Can stretch sensors measure knee range of motion in healthy adults?

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Study aim: There are currently limited methods available to access dynamic knee range of motion (ROM) during free-living activities. This type of method would be valuable for monitoring and progressing knee rehabilitation. Therefore, the aim of this study was to evaluate the functioning of stretch sensors for the measurement of knee ROM and to assess the level of the measurement error. Material and methods: Nine healthy participants were included in the study. Three stretch sensors (StretchSense™, Auckland, NZ) were attached on the participants’ right knees by Kinesiotape®. A Cybex dynamometer was used to standardise movement speed of the knee joint. Data was recorded through the StretchSense™ BLE application. Knee angles were obtained from the video clips recorded during the testing and were analysed by MaxTraq® 2D motion analysis software. The knee angles were then synchronised with the sensor capacitance through R programme. Results: Seven out of the nine participants presented with high coefficient of determination (R2) (>0.98) and low root mean square error (RMSE) (<5°) between the sensor capacitance and knee angle. Two participants did not confirm good relationship between capacitance and knee angle as they presented high RMSE (>5°). The equations generated from these 7 participants’ data were used individually to predict knee angles. Conclusions: The stretch sensors can be used to measure knee ROM in healthy adults during a passive, non-weight-bearing movement with a clinically acceptable level of error. Further research is needed to establish the validity and reliability of the methodology under different conditions before considered within a clinical setting.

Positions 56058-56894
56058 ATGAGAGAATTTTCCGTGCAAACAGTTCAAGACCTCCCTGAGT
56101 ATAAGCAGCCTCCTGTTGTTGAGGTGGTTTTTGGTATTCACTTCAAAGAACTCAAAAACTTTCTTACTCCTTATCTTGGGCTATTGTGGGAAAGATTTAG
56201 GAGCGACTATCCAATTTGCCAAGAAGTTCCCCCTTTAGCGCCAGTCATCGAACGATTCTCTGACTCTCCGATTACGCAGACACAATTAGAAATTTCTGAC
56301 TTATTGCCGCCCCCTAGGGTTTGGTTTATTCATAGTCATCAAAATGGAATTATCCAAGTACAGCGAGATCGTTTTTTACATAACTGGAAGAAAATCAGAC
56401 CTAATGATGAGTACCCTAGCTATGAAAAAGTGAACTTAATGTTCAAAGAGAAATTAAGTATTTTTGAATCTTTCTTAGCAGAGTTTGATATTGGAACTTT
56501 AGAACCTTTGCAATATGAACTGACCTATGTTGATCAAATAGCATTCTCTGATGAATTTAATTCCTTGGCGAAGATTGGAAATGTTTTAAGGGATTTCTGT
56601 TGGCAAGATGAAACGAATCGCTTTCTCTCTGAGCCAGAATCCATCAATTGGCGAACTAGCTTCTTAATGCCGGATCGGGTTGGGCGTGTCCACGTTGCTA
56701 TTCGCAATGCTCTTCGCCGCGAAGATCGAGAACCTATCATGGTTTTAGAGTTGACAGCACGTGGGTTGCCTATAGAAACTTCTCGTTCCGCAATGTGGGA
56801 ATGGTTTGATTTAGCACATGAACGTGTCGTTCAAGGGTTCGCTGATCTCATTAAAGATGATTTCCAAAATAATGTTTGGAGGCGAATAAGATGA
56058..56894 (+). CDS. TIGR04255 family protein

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Biomedical Human Kinetics

The Journal of University of Physical Education, Warsaw

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